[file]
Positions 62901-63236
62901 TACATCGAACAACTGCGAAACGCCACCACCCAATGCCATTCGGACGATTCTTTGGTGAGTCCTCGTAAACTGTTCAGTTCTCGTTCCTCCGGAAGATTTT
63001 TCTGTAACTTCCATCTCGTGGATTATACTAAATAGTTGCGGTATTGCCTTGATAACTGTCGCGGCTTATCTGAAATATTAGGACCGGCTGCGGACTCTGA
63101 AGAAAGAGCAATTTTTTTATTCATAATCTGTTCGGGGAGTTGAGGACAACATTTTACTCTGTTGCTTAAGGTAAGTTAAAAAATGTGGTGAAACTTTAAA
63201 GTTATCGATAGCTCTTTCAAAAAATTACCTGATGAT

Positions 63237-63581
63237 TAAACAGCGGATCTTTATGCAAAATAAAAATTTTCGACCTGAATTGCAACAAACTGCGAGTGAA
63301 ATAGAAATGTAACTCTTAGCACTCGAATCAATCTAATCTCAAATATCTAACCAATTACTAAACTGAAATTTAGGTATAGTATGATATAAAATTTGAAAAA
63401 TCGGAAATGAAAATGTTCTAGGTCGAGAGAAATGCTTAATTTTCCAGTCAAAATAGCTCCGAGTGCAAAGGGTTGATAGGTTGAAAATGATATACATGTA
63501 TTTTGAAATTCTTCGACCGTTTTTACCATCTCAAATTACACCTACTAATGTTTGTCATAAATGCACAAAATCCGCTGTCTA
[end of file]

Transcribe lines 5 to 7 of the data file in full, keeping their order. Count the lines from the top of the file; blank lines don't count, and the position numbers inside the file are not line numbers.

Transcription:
63201 GTTATCGATAGCTCTTTCAAAAAATTACCTGATGAT

Positions 63237-63581
63237 TAAACAGCGGATCTTTATGCAAAATAAAAATTTTCGACCTGAATTGCAACAAACTGCGAGTGAA